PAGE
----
Dr. Heggestad withdrew the motion on the table and made a new motion that SIOP request a bylaws change to no longer state that an applicant’s degree must be in I-O psychology but that the degree “must meet the criteria as established in policy by the Executive Board.” Dr. Alonzo seconded the motion.  Motion passed unanimously.

ACTION ITEM: The board approved a motion that SIOP request a bylaws change to no longer state that an applicant’s degree must be in I-O psychology but that the degree “must meet the criteria as established in policy by the Executive Board.”

Report on Membership Requirements and Structures. Dr. Heggestad explained the requirement to be a member of APA, APS, CPA, and EAWOP in order to become a member of SIOP. About 10% of members abandon the membership application process when asked to verify membership in one of the other organizations in order to upgrade from student to professional membership. They would have otherwise been qualified to become a member. Dr. Heggestad made a motion that SIOP enact a bylaws change to remove the prerequisite organization membership in order to become a member of SIOP. Dr. Hakel seconded the motion.

Dr. Scott asked if there were political implications. Mr. Nershi explained that in order to maintain Division membership in APA, we need only a very small number of APA members. It will affect our representation in APA as well. There was discussion of how APA representation is determined. Dr. Kozlowski asked if APA does screening for membership, which they do. SIOP does not rely on that screening. There was discussion of whether or not there are other ways we can focus on to increase potential members’ ability to join. Dr. Heggestad explained that he thinks this sends the message of being subservient to the other organizations. Dr. Lowman said it shows that you have met the credentials to be in one of these other organizations and there is some value there. President Cortina said there is anecdotal evidence that this is a hurdle to membership. The question is whether or not we want that hurdle there. Dr. Lowman said he did not see enough compelling information to do this. There was discussion of retention in SIOP. Dr. Hakel said he favors the motion because the evidence presented shows there is a barrier. Drs. Lowman and Scott expressed opposition. Motion passed.

ACTION ITEM: Board approved a motion that SIOP enact a bylaws change to remove the prerequisite organization membership (APA, APS, CPA, EAWOP) requirement in order to become a member of SIOP.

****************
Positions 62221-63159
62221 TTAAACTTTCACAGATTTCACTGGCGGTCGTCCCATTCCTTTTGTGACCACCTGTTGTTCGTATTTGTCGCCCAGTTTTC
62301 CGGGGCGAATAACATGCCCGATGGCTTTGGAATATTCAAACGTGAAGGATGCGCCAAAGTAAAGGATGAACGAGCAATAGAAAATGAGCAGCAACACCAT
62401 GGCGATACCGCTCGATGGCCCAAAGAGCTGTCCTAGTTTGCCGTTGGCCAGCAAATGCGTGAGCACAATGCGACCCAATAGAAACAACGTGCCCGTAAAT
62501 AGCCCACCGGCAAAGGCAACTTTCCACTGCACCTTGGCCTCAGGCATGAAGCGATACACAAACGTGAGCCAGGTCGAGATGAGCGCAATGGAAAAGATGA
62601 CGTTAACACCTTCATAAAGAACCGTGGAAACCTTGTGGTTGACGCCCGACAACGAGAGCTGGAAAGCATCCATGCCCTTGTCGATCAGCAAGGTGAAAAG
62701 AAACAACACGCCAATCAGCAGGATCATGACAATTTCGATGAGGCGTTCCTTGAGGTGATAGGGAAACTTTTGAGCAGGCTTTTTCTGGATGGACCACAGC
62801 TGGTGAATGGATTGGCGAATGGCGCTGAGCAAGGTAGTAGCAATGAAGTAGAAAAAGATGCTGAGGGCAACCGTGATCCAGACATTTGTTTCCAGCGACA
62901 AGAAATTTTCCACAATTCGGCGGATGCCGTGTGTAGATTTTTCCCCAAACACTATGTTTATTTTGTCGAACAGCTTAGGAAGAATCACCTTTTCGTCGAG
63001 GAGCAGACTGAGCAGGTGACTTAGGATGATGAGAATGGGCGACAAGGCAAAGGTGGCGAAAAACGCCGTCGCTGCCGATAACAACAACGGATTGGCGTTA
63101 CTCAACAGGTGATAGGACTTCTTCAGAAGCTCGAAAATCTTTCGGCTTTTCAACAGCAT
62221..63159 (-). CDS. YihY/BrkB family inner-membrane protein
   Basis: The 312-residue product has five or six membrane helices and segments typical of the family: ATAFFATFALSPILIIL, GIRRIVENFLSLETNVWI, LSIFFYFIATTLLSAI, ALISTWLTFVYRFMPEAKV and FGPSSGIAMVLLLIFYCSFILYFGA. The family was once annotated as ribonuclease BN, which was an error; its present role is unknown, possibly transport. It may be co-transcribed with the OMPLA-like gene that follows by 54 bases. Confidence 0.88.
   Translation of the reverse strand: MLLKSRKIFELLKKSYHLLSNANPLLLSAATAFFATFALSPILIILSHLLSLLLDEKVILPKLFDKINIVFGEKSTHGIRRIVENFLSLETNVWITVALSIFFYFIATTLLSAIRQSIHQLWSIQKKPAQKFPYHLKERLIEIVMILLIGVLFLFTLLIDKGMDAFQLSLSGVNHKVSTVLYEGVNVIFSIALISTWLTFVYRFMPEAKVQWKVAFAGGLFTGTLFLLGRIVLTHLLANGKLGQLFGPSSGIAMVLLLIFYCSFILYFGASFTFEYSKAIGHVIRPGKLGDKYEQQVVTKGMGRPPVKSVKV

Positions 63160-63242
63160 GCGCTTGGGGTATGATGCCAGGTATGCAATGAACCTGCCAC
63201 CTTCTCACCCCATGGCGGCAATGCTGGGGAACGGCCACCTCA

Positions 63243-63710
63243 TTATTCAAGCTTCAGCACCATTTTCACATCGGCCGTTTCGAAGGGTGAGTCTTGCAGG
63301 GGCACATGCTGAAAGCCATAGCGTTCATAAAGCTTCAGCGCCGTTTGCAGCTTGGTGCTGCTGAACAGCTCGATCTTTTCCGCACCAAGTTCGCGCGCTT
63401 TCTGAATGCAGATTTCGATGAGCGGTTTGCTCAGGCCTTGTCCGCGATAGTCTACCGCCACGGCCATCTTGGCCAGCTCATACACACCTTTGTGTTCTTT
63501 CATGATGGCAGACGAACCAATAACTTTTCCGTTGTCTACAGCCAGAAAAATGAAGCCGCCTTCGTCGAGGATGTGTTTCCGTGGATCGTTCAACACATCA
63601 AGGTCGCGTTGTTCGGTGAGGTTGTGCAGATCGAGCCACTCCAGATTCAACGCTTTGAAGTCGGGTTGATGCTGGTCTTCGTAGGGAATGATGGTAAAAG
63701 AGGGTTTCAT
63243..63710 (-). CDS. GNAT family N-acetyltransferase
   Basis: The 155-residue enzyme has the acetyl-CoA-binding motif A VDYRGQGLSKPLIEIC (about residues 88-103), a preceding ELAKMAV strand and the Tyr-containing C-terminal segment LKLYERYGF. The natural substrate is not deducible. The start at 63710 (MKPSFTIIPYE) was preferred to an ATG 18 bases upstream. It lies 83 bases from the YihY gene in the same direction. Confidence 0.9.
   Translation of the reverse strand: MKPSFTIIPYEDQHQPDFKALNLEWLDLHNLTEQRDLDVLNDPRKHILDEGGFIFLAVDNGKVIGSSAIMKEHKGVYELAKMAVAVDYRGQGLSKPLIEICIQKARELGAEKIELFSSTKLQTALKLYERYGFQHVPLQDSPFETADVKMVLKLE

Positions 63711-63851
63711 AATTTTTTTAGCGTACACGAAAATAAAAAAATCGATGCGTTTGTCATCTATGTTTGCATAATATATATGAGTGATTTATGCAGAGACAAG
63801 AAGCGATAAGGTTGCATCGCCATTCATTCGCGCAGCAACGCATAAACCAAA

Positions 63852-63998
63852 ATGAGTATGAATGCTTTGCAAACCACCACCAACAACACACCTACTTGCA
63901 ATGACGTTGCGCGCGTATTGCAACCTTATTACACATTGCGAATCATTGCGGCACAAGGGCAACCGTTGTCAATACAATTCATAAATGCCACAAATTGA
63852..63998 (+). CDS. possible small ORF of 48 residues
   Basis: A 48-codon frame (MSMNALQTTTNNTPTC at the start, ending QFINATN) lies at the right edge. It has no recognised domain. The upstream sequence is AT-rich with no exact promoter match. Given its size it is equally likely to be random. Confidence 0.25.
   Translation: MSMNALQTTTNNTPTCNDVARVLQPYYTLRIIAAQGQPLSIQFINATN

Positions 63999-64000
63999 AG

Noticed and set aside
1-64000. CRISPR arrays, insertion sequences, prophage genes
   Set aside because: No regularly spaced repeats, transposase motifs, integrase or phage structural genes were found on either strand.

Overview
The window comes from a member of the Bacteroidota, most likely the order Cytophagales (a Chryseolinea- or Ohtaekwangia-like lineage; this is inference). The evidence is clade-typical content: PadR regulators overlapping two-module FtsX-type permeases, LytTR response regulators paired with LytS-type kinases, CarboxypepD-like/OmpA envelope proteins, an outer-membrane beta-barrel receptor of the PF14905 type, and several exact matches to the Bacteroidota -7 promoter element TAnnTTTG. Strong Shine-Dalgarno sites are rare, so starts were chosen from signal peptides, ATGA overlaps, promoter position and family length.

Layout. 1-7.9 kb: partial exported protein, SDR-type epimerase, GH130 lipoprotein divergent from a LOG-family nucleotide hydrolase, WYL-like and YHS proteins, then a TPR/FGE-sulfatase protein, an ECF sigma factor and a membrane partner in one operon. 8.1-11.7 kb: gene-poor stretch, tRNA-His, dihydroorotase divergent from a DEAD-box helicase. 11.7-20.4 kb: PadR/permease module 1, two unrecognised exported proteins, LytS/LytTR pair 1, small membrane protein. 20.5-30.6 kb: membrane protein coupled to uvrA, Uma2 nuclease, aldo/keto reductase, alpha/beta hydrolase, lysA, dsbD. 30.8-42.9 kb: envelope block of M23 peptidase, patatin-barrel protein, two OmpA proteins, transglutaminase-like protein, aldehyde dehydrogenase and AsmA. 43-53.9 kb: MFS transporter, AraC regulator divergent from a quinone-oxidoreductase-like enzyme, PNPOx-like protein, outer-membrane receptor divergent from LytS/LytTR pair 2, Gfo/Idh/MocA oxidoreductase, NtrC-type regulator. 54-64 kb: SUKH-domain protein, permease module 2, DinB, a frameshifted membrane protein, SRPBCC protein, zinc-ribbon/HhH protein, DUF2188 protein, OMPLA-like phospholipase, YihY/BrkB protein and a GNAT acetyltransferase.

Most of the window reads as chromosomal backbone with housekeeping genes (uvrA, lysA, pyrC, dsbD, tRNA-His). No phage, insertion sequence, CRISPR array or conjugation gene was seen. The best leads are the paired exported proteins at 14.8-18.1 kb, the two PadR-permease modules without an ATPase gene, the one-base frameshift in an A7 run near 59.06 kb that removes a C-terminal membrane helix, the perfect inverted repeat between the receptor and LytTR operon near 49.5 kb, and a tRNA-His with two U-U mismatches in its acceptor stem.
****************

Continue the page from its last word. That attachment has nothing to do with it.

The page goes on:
Master’s Level Members. Dr. Heggestad motioned for the board’s support to explore and eventually bring a proposal to the table on a path to make Associate Members full members. Dr. Alonzo seconded the motion. Dr. Heggestad explained that this is not to propose a bylaws change, but to explore a path to make Master’s-level I-Os full members. There are very successful individuals with Master’s degrees in our field that should be able to become full members. Meanwhile, someone with a PhD in a non I-O department can become a full member with supporting evidence. Dr. Lowman asked if we can figure out why Master’s-level and Associate members have high turnover rates in SIOP. Dr. Heggestad said he is not sure we can get that information. Dr. Scott added that at APA, once you are in for five years you can apply for full membership. Dr. Heggestad withdrew his motion and President Cortina appointed him to look into this issue and come back to the board with a specific proposal.

SIOP Conference Update. Dr. Cohen said the conference went really well. She thanked everyone for their hard work planning it. It could not have been better executed. People were in sessions and had fun. Receptions were great. We ended with 2,974 attendees, which all things considered, is great. She usually gets some sort of negative comments, she didn’t hear any this year. We will see what the conference survey says, but this has been a success.

Leading Edge Consortium. The SIOP LEC is coming up October 17-18, 2014 at the Intercontinental Chicago O’Hare. It is devoted to topics that are core to effective succession management. Sponsorship is doing well. All sponsorships except one have already been sold. Registration will officially open sometime in the next few weeks. In 2015 it will be in NYC area.

Alliance for Org Psych. Dr. Hakel gave a brief Alliance overview. They will be meeting in Paris in July for the International Congress. There will be some Alliance events there. They will also be working with SIOP in Philadelphia next year.

Professional Practice Mentoring Committee. Dr. Tracy Kantrowitz gave an overview and explained that it has seen great success and they have seen increased participation rates in the mentoring programs. A detailed 5-year anniversary report on the program has been prepared to review accomplishments. They ask for the continued support from the board moving forward. This has been one of the more successful initiatives the committee has run to date.

In closing, President Cortina asked for feedback on his presidential theme from the group. He said he would love to hear their thoughts. He closed the meeting at 12:02 pm.